Several medical students recently published editorials in The DO concerning proposals for a single-payer health care system, evidence that future graduates sense our health care system is in crisis. Their generation has the burden of building something new and they understandably struggle with what this new system will be.
As physicians, our patients and the nation look to us for leadership. If we are to honor this profession, we need to unite around the facts, using our education and experience to be open-minded, selfless and visionary.
Powerful forces divide us
First, let’s agree that our current system is in crisis. In 2016, health care spending was 17.9 percent of GDP, and it is projected to rise to 19.7 percent by 2026. Employer-sponsored insurance health spending increased by 44% from 2007 to 2016, which contributed to wage stagnation and shifted costs onto employees. Roughly a quarter of American households are struggling with medical debt.
Despite partisan changes in 2010 and 2016, 12 percent of Americans are uninsured, while many insured Americans face ominous deductibles, restrictive networks, surprise bills and unaffordable meds. Physicians are forced to ask permission of insurance companies prior to many procedures. Pharmaceutical companies are allowed to advertise directly to patients, providing “education,” while drug profits and overdose deaths skyrocket.
A system in crisis justifies revolution
Our basic problem is shared by peer nations, who have almost all met that challenge by providing universal health care. The United States stands alone, hanging on to our antiquated for-profit, multi-payer system. It is foolish to judge all those countries as wrong while they have better overall results at half the cost.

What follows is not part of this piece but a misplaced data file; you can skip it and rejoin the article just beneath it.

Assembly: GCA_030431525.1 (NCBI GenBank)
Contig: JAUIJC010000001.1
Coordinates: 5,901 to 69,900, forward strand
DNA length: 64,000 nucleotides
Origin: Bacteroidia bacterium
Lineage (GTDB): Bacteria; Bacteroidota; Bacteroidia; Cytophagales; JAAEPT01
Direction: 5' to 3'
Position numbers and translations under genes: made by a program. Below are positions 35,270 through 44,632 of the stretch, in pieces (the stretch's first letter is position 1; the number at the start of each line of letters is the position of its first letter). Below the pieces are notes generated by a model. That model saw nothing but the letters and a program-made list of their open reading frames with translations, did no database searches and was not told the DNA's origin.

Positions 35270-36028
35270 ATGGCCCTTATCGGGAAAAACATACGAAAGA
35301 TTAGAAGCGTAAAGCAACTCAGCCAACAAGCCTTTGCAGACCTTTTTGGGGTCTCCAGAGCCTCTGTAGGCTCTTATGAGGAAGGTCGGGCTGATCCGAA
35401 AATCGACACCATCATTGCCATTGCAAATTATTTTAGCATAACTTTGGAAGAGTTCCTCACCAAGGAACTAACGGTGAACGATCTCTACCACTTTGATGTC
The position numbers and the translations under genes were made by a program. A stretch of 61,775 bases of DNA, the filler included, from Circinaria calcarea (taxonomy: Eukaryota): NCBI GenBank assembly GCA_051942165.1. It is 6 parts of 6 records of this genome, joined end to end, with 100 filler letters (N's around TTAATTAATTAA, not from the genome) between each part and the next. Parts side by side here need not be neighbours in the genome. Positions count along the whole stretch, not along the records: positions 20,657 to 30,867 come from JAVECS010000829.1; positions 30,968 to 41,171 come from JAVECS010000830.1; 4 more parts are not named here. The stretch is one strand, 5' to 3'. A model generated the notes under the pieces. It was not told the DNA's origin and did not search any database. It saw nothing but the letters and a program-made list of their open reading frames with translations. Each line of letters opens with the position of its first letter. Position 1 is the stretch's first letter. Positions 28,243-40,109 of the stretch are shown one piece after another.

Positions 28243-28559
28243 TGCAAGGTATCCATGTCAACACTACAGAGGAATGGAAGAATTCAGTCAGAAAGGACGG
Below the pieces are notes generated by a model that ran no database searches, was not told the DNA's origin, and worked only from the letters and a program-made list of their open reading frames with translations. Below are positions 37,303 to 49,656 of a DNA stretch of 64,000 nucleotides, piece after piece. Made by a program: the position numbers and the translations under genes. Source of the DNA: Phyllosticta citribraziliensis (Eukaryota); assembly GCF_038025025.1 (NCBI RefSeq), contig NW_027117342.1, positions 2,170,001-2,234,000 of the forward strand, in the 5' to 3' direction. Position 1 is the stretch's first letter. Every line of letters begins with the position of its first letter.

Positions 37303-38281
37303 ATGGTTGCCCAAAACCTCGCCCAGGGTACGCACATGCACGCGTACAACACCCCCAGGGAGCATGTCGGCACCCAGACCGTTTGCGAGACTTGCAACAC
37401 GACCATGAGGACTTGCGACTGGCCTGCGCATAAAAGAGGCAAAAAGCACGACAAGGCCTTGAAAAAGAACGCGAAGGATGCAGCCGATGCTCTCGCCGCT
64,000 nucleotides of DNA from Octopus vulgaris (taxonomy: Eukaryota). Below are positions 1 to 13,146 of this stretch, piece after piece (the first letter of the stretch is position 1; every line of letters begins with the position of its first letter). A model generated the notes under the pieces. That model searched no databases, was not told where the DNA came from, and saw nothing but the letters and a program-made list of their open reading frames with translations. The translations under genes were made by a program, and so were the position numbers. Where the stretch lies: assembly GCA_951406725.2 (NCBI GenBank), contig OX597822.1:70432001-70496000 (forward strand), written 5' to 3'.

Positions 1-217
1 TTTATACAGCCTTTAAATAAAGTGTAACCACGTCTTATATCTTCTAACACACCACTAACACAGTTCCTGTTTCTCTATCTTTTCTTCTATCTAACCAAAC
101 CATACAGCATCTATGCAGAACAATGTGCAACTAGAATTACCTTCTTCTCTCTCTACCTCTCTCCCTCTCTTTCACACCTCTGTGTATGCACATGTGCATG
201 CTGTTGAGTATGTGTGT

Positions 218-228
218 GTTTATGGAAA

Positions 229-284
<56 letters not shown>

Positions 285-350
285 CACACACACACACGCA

A single-payer system will massively reduce administrative waste, saving an estimated $500 billion annually, while the ability to negotiate drug and device prices on behalf of 320 million would cut costs even further. A paradigm shift from crisis care to preventive care would also be more cost-effective, resulting in additional savings.
Many fear a single-payer system will restrict access to care. Canada’s single-payer system has wait lists for elective procedures because they choose to balance between need versus spending.
Listen to the patients
A recent Reuters poll revealed 70 percent of Americans want comprehensive Medicare for All.
The current Medicare for All bill would provide primary care and prevention, approved dietary and nutrition therapies, outpatient care, full dental (including oral surgery), basic vision and vision correction, prescription medications, hearing services and hearing aids, podiatry, diagnostic services, emergency care, inpatient care, durable medical equipment, mental health services, substance abuse services, long-term nursing home care and palliative care—all with no deductibles, copayments or coinsurance required from patients.
The myriad ways this single-payer system could be paid for are outlined here. Of note: Ninety-five percent of American households would come out financially ahead under this plan, and any new taxes would be modest, progressive, and offset by the absence of high premiums and numerous out-of-pocket expenses.
Medicare for All is health-centered and transparent
A single-payer system creates a national insurance that is publicly funded, while care delivery remains private. Treatment decisions will be made by clinicians and patients, instead of profit-centered corporations or legislators.
Decisions regarding payments, formularies and best practices will have public accountability and transparency. This democratic process would involve regional, state and national boards comprised of health care professionals, representatives of health care institutions, health care advocacy groups, labor unions, and citizen patient advocates. None would be allowed to have a financial conflict of interest.
The osteopathic profession has a proud origin, based on casting out a health system that was known to be ineffective and often harmful. This is a similar fight … and it is our time to lead.